As by the semantics of the partial correctness calculus, we can define the meaning of terms and first order formulas for a fixed interpretation . As before, if P is a formula and is the underlying interpretation, then is the set of all states in which P is true in . We omit the superscript from .
We demonstrate below some properties of the relation . Prior to this, we need a lemma which justifies the choice of z in the total correctness loop rule.
Moreover, let denote the set of all variables occurring in C.
Proof. By induction on C.
By Definition 16, .
by Definition 16. Assume . Then, for , is trivially true, which gives the result.
By Definition 16, iff iff . Let
Then and .
The other direction follows from the fact that and implies .
. Assume and . Then implies , the case for is equally trivial. As to the other direction, if and , then and for some . This implies and, furthermore, . The case for is similar.
From and the determinism of computation sequences it follows that , which implies, as in the proof of Theorem 28, . It is enough to prove that there is no infinite sequence of computation starting from , if . Let such that is minimal among the states s with this property. By Definition 12,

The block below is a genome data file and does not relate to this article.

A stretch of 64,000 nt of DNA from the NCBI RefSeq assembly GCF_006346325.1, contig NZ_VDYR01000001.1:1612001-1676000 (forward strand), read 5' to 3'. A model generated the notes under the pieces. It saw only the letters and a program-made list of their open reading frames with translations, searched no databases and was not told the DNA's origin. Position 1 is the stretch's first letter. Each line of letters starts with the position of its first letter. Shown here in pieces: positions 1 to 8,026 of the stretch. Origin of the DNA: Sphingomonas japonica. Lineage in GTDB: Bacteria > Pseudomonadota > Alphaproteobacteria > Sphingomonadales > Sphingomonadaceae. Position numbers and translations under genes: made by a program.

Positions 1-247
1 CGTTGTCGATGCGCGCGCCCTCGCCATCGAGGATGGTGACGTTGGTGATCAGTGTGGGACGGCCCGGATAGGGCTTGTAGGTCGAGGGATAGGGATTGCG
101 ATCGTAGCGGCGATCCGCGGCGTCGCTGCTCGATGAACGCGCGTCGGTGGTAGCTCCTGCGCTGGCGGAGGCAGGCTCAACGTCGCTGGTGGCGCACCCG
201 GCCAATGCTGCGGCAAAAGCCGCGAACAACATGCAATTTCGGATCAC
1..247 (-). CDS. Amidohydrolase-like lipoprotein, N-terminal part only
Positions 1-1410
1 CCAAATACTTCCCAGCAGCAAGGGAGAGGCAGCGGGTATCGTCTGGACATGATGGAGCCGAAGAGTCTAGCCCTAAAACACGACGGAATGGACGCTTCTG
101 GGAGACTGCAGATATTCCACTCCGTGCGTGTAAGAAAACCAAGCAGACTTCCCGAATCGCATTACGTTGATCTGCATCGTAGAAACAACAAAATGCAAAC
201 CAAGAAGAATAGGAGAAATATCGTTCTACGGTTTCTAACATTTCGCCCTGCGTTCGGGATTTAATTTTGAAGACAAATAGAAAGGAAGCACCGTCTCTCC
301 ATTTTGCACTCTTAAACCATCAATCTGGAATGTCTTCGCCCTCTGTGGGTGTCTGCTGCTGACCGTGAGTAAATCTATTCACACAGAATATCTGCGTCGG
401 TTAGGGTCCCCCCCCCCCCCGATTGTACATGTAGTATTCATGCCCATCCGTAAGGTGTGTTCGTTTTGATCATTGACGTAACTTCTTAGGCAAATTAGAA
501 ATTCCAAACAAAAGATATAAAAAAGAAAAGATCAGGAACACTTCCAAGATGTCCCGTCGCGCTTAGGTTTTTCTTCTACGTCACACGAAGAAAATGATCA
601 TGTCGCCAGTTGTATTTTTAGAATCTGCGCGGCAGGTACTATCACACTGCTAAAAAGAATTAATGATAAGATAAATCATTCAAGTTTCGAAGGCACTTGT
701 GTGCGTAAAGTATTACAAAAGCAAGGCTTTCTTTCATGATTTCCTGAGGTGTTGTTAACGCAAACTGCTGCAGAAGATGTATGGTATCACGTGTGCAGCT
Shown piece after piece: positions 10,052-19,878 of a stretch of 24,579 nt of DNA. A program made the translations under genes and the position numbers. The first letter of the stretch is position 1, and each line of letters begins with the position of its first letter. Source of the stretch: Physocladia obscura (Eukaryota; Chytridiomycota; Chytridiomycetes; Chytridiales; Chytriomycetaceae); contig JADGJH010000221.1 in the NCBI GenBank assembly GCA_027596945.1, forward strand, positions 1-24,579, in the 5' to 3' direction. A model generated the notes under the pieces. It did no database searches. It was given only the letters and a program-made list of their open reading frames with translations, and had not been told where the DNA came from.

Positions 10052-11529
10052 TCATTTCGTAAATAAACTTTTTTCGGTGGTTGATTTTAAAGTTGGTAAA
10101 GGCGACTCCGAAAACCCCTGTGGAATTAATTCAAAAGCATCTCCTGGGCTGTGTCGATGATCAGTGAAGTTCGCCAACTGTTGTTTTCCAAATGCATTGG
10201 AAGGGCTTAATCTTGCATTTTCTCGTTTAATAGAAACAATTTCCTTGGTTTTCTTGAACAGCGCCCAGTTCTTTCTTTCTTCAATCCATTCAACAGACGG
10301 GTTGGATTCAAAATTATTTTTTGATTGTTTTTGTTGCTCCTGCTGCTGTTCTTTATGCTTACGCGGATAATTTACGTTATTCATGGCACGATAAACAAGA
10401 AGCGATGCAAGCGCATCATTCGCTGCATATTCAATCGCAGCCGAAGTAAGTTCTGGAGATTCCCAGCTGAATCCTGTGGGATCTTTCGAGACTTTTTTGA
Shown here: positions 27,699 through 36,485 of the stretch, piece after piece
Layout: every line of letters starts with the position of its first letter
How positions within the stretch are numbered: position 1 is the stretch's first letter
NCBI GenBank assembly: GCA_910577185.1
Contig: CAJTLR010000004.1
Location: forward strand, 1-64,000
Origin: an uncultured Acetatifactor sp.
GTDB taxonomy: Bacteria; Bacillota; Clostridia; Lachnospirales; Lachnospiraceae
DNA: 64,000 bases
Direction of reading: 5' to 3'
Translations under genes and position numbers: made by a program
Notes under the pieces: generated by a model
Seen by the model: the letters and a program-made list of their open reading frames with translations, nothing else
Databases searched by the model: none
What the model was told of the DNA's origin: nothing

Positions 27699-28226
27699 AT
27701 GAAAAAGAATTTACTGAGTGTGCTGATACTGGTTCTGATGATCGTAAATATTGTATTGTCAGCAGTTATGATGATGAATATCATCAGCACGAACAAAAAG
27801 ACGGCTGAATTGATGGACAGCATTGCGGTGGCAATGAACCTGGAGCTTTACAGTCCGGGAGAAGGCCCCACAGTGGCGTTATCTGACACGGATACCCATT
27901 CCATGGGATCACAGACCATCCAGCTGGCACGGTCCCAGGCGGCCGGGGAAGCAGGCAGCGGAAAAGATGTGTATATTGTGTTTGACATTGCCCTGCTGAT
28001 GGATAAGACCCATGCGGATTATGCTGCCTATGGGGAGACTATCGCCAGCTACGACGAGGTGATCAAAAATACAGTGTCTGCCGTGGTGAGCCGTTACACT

By hypotheses and and the determinism of computation sequences, we have such that
and holds. If , we are done. Otherwise and, by Lemma 60, contradicting the assumption on s.
Now we are in a position to define the meaning of a Hoare total correctness formula. Let be the standard interpretation of Peano arithmetic, as before.
Let denote that is derivable in the total correctness calculus. In what follows, we prove the soundness of the total correctness calculus. Assume is the usual interpretation of Peano arithmetic.
Proof. The statement follows from Lemma 61.
As a final remark, since we know now how to interpret total correctness formulas, we would relate the meaning of total correctness formulas to weakest preconditions of programs.